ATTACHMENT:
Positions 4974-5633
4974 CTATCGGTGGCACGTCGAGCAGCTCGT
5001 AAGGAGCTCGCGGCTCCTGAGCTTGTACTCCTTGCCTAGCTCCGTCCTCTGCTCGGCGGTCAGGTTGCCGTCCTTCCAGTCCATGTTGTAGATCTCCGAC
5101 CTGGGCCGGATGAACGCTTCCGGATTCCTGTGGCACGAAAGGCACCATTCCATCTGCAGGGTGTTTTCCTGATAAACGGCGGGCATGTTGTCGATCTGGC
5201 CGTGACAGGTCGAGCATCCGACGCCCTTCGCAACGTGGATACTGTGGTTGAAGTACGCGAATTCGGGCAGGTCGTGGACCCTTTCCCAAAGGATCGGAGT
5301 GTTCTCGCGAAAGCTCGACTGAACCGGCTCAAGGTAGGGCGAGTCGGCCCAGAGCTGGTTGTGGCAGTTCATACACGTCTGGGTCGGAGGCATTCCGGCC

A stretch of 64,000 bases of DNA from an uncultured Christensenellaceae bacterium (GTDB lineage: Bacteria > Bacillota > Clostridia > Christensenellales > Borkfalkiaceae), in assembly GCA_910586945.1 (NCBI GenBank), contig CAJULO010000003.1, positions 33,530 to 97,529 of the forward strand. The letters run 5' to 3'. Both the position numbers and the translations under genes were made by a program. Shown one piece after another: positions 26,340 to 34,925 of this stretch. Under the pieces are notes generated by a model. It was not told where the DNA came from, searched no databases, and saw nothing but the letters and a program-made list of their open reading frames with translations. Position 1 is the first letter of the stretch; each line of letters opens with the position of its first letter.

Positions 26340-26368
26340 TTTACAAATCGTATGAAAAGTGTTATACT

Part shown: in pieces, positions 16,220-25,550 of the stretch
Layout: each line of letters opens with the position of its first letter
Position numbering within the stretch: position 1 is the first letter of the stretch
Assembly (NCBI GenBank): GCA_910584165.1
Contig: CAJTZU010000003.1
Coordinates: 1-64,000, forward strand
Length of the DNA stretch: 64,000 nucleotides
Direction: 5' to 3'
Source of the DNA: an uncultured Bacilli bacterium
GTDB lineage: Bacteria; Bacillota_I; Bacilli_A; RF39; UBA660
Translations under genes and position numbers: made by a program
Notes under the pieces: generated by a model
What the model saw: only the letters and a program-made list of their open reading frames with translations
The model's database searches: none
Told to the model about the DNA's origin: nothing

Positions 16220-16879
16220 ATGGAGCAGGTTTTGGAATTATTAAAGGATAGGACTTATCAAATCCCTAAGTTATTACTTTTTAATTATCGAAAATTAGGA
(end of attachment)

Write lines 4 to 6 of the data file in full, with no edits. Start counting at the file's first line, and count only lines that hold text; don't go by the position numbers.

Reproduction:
5101 CTGGGCCGGATGAACGCTTCCGGATTCCTGTGGCACGAAAGGCACCATTCCATCTGCAGGGTGTTTTCCTGATAAACGGCGGGCATGTTGTCGATCTGGC
5201 CGTGACAGGTCGAGCATCCGACGCCCTTCGCAACGTGGATACTGTGGTTGAAGTACGCGAATTCGGGCAGGTCGTGGACCCTTTCCCAAAGGATCGGAGT
5301 GTTCTCGCGAAAGCTCGACTGAACCGGCTCAAGGTAGGGCGAGTCGGCCCAGAGCTGGTTGTGGCAGTTCATACACGTCTGGGTCGGAGGCATTCCGGCC